Article Writing by Safa Aman

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Underrated Talent: Survival
People who survive extreme circumstances
Safa Aman
31st October, 2016

You hear about it all the time. From being stranded on an isolated island, having hillsides crumble beneath your very feet and falling thousands of feet from a moving aeroplane — these fatal accidents each have a unique story to tell. The one thing they share, however? The fact that they all are life-threatening, of course. These courageous survivors went against the odds and fought death to narrate their stories to millions. They say, “Sometimes even to live is an act of courage”. These people did whatever it took to prove the saying right.

When you are that segregated from humanity, the chances to keep your heart beating are exceedingly low. Food and water are absent, and to take refuge in a real shelter is impossible. Therefore, having venomous snakes creep up on you, scorpions crawling alongside your body and jaguars taking you off-guard comes as no surprise as one gets accustomed to this new “home”. Within the waters from which you may be sipping in order to prolong your life span reside deadly piranhas and ferocious, jaw-snapping alligators. Crickets, beetles and grasshoppers are your only friends and even they leave you whenever Mother Nature decides to sprinkle some water droplets here and there.

You may be equipped with appropriate tools for the expedition, but who is to say that these tools will miraculously follow you to your fate? About seventy-four percent of these unfortunate souls fail to survive, recent studies state. I go an hour without munching on an edible item and feel food deprived and starved. Needless to say that I would have probably been part of that seventy-four percent, so for these valorous beings to make it back home is an exceptionally big deal. Boiled sweets, peanuts and other snacks of the sort ran out almost instantly due to the immense hunger that was met and not welcomed.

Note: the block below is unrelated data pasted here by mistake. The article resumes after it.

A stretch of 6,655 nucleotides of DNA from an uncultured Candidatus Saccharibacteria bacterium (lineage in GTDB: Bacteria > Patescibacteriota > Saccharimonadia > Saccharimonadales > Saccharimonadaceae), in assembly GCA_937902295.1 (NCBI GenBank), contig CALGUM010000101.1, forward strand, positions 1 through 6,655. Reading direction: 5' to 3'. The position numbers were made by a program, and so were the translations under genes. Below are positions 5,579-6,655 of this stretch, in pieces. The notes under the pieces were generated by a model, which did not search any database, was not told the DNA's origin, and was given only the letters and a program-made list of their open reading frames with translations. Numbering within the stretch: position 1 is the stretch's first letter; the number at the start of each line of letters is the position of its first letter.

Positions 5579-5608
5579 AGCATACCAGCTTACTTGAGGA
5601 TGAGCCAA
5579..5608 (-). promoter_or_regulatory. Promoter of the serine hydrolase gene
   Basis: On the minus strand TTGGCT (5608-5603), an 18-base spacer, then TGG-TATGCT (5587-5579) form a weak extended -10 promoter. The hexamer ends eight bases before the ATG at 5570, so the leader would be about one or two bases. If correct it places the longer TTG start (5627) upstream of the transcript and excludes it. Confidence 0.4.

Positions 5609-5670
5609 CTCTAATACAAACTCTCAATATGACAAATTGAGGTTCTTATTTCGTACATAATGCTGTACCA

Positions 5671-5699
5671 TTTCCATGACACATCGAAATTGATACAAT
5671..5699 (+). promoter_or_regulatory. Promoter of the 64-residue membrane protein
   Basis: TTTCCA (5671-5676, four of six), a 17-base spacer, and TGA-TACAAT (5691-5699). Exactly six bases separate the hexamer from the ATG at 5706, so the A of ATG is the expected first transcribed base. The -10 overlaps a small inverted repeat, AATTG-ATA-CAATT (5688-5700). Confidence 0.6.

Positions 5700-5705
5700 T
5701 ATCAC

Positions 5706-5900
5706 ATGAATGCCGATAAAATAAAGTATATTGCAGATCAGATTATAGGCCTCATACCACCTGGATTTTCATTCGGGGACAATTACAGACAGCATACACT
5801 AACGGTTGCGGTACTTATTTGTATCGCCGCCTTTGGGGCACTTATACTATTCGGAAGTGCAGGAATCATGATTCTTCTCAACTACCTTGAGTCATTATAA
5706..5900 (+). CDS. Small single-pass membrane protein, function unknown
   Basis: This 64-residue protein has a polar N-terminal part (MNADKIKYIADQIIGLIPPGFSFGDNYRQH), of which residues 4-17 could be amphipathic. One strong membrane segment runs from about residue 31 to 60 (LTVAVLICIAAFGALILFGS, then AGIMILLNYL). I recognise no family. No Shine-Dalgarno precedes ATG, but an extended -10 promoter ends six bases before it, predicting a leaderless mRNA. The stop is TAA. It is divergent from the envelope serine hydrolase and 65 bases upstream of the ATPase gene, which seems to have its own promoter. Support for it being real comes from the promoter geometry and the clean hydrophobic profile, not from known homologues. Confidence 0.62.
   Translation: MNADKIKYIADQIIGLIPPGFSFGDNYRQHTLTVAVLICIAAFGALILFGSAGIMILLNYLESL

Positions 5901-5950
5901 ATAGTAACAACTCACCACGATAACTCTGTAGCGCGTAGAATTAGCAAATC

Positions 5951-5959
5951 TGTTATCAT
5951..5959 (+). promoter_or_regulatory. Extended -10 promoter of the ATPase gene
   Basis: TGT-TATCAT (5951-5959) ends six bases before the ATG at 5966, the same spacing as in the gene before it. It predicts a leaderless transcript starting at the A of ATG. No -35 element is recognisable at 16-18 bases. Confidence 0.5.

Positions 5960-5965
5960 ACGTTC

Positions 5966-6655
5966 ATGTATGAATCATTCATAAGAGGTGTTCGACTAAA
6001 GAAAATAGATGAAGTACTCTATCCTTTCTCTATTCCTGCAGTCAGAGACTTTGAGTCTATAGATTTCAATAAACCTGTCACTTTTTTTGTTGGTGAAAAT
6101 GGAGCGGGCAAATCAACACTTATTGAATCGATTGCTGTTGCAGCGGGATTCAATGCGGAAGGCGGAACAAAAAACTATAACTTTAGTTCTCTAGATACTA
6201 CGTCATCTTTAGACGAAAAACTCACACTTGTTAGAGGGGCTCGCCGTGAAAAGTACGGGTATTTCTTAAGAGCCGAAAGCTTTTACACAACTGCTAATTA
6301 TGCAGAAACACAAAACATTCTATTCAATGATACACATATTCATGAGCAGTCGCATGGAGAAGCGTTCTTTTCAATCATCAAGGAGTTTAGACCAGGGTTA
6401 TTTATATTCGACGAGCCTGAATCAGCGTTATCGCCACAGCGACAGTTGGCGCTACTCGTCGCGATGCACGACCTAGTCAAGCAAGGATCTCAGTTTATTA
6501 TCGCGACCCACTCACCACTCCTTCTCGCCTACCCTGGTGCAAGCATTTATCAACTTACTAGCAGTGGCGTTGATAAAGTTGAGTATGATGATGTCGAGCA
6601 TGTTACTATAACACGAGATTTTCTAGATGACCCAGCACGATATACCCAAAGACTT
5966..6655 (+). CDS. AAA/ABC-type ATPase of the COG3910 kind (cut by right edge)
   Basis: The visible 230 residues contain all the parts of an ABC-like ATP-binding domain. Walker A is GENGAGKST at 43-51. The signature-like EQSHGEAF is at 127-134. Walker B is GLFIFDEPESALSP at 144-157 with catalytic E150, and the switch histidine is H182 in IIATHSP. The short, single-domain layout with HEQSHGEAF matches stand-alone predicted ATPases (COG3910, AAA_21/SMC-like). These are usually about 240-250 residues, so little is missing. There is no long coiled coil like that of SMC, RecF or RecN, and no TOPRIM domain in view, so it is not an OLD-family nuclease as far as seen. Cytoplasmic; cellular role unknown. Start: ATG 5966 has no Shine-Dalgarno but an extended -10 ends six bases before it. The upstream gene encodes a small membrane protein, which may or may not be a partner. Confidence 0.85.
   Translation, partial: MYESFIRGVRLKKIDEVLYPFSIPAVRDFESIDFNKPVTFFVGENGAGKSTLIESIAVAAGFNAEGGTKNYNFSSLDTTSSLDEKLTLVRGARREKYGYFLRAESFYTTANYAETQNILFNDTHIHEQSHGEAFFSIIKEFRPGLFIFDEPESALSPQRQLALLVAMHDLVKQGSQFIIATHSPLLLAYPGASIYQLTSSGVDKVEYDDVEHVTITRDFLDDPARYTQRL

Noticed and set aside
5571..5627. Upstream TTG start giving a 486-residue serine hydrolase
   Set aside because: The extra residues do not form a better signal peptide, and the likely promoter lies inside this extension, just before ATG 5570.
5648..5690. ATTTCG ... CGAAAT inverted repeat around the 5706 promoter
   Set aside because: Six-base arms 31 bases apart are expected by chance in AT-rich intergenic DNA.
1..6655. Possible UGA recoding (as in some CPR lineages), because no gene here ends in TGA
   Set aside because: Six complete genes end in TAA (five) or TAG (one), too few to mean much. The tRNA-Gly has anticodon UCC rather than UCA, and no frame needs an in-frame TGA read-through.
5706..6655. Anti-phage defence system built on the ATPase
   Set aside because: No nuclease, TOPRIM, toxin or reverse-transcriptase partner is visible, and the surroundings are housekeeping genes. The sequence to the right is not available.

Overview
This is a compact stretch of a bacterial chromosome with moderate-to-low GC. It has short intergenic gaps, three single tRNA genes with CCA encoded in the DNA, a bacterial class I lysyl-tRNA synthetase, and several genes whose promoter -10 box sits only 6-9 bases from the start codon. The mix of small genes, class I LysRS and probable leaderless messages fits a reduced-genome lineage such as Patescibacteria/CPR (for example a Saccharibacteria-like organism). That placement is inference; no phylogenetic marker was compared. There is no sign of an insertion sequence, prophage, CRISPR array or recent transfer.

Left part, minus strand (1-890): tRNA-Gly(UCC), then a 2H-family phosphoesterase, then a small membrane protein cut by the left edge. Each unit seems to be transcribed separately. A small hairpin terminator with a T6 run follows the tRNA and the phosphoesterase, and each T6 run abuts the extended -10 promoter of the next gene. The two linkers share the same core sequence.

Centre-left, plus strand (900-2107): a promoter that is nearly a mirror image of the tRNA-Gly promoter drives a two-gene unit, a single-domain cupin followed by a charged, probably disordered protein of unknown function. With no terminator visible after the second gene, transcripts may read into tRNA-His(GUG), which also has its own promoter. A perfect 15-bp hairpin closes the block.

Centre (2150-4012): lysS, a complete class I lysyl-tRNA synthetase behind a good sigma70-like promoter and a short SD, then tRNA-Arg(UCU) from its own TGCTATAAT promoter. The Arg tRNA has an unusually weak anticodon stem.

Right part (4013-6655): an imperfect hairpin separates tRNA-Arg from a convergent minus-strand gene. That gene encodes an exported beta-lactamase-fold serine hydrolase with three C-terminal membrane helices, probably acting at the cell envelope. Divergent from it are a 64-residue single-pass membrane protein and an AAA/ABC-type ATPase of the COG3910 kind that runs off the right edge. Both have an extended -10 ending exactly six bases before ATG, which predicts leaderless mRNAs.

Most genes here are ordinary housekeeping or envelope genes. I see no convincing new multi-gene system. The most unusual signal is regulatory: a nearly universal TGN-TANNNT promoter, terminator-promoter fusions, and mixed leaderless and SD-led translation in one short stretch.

One of the many downsides is how you have to nurse your own wounds. Your mother will not be present to tend to your cuts and broken limbs, so one needs to get the job done himself/herself. Your collarbone could be jutting out and your arm could be oozing with thick blood. What would you aid to? Your oozing blood — at least you can drink that. Extreme conditions call for extreme measures.

As Gandhi put it, “If I had no sense of humour, I would long ago have committed suicide”. Stay positive. Search for a bright side. Hunt for the humour in everything. What were the odds of you, out of a thousand people, surviving something so dangerous? What would it be like to go back home a legend?  Those questions alone give you the drive to persist and continue life and to know that it is worth living. Psychology proves that people tend to find motivation in the mere fact that they will have a story to gloat about. Other than that, get to know your surroundings. For all you know, you may just be familiarized with the environment. Once acquainted with  it, you will have a fair idea of how to go about your survival and eventual rescue.

Get help. Help will not magically come to you. The simple reality of surviving is magical enough. Rack up all the knowledge you have stored and ponder over it. Did your mother tell you to keep away from certain berries? What about the help-calling birds your biology teacher droned on about? Use it all to your advantage and make the most of it. You would have the faintest of clue of if inhabitants come by and if yes, then when. Not to mention that making use of every fibre in your body to let out a howl for help every once in a while will not hurt.

The next time you board an aircraft, go hiking or take a trip to the Virgin Islands, you will not have any reason to have your heart gripped with fear. Statistics show that majority of people embrace death, but do not do anything to fight it. But, what about the few that DID make it? What was their main weapon and survival tool? Hope. They grabbed onto it with all their might and continued to have faith. Remember: survival is a talent and you have got what it takes to make it out with a beating heart.

About froebelianwriters

I am an English Language teacher teaching O'Levels Edexcel and CIE A Levels at Froebel's International School, Islamabad. I am also working as a Subject Specialist Literacy consultant for the same school. Writing and reading has always been a passion and I try my utmost to instill these habits and hobbies in my students as well. I can be reached/contacted at fabbas227@hotmail.com or 03365287335 Happy reading!

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